• 	 requiring grantees to propose realistic participant numbers in the grant
               application, and
           • 	 discontinuing the practice of revising planned participant numbers after the
               Talent Search grant has been awarded.

       1.2 Ensure that program staff follow policies and procedures in
           • 	 maintaining official grant files in accordance with internal guidelines,
           • 	 prescribing specific procedures for updating grant information to senior
               program staff, and
           • 	 documenting justification for any deviation from the approved grant
               application, including a change in planned participant numbers.

       1.3 Make monitoring a higher priority by conducting on-site reviews focusing on
           grantees that
           • 	 are designated high-risk,
           • 	 have not submitted required reports, i.e., single audit, annual performance
               reports, or
           • 	 have not met program objectives, including serving the funded participant
               number.

       1.4 Establish a mechanism for publishing specific, accessible, and consistent policy
           guidance that enables grantees to effectively administer their project. Guidance
           may include examples of forms and best practices, and should address important
           questions such as:
           • 	 What is an acceptable project service?
           • 	 When do you count an individual as a participant? and
           • 	 What is sufficient reliable documentation to establish individual
               participant eligibility?

Auditee Response

The Department’s response noted that, upon Office of Postsecondary Education (OPE)
and the Office of Chief Financial Officer review, some of the OIG’s recommendations,
contained in the six audits this report was based on, were modified or not sustained and
four have been resolved.

In addition, OPE expressed an overall concern with the methodology used to demonstrate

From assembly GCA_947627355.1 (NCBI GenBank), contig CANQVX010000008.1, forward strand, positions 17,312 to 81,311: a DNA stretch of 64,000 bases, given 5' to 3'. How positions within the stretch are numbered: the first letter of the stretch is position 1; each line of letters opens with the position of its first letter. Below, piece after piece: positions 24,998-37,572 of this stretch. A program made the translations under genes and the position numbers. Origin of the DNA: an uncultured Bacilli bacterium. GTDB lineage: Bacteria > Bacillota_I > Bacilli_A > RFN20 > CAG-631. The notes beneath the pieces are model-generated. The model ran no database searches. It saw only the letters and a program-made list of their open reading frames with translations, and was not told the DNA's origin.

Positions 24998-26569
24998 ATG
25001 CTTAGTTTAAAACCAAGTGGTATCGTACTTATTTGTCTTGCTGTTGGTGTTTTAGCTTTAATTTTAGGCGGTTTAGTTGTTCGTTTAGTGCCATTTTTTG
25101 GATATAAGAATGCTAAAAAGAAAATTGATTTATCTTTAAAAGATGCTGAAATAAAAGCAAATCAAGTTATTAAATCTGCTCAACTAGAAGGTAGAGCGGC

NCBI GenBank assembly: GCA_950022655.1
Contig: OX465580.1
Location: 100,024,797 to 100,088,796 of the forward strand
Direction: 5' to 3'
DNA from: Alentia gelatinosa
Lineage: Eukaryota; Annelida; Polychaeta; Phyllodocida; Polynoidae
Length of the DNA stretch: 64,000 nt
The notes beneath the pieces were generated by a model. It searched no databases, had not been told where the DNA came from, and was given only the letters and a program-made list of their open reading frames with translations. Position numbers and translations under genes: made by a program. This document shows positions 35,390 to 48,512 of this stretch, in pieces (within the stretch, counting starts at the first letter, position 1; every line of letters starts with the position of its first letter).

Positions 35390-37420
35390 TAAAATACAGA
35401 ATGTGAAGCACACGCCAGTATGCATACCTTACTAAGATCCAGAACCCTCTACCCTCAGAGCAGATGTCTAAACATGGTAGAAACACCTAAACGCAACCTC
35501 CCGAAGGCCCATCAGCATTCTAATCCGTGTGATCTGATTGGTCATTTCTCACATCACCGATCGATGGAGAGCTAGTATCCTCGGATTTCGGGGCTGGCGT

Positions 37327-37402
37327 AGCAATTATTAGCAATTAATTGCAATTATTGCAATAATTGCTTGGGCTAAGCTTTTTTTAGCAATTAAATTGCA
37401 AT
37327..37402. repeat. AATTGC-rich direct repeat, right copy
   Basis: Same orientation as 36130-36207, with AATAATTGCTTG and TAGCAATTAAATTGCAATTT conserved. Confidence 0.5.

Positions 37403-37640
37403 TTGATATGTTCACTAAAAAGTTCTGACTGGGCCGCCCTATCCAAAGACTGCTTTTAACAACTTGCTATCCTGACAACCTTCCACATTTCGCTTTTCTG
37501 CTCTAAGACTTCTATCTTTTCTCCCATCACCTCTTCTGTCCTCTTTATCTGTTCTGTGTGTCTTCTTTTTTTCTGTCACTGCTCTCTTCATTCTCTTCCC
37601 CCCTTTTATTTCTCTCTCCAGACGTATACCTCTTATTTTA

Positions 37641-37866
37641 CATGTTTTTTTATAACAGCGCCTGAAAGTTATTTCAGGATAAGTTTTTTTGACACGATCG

a widespread programmatic practice because the audits did not constitute either a true
random sample or a sample with the statistical power to extrapolate to the entire
population of grantees. OPE stated that it was improper to combine a purposively
selected largest project with a random sample of other projects and that a proper
“nationwide sample” should be selected by grouping auditees into size categories for
sample selection.

OPE reported that, based on the six issued audits, the Federal TRIO Director had already
implemented policy and procedural guidance to ensure that grantees do not overstate

ED-OIG                                 A
                                       	 07-E0009                                 Page 6
participant populations, but acknowledged that there were some weaknesses in
implementing the changes. OPE is establishing the following additional policy and
procedural improvements in response to the specific recommendations.

Responses to Specific Recommendations

1.1 Talent Search applicants will be required to propose realistic participant numbers in
    their grant applications and be required to meet the proposed goals and objectives
    based on funding guidelines to be published. In Spring 2004, a letter to current
    grantees informed them that they will be held to participant numbers previously
    established.

1.2 Steps have already been taken that would ensure program staff maintain official
    grant files in accordance with internal guidelines including staff training and
    inclusion in revised EDPAS agreements. In addition program staff must obtain
    approval from the Team Leader to reduce a grantees participant numbers. If
    approval is granted, it is the program specialist’s responsibility to document the
    action in the grant file and ensure that the database is updated.

1.3 The Department pointed out that monitoring has and will continue to be a high
    priority for the TRIO Program Office and there are currently no grantees designated
    as “high risk.”

1.4 The Department responded that the TRIO program office has several mechanisms in
    place to disseminate information to the TRIO community, such as the Training
    Program for Federal TRIO Programs, a recently established TRIO newsletter, and the
    TRIO Website.

OIG Comments

While the Department either modified or did not sustain some of the recommendations
for the four resolved audit reports, it did concur that the Talent Search participant
numbers reported by the grantees to the Department were not fully supported, and
therefore overstated. Of the four audits resolved, the Department fully sustained the
findings and recommendations for two audits. For the third, the Department fully
sustained the finding that participants were over-reported, but did not sustain the
monetary refund because the entity provided additional post-audit documentation. The
Department partially sustained the number of over-reported participants on the fourth, yet
chose to assess a pro-rata monetary recovery even though it agreed that the reported
participants were overstated by approximately 11 percent, and that the project failed to
meet the minimum program size by that same percentage.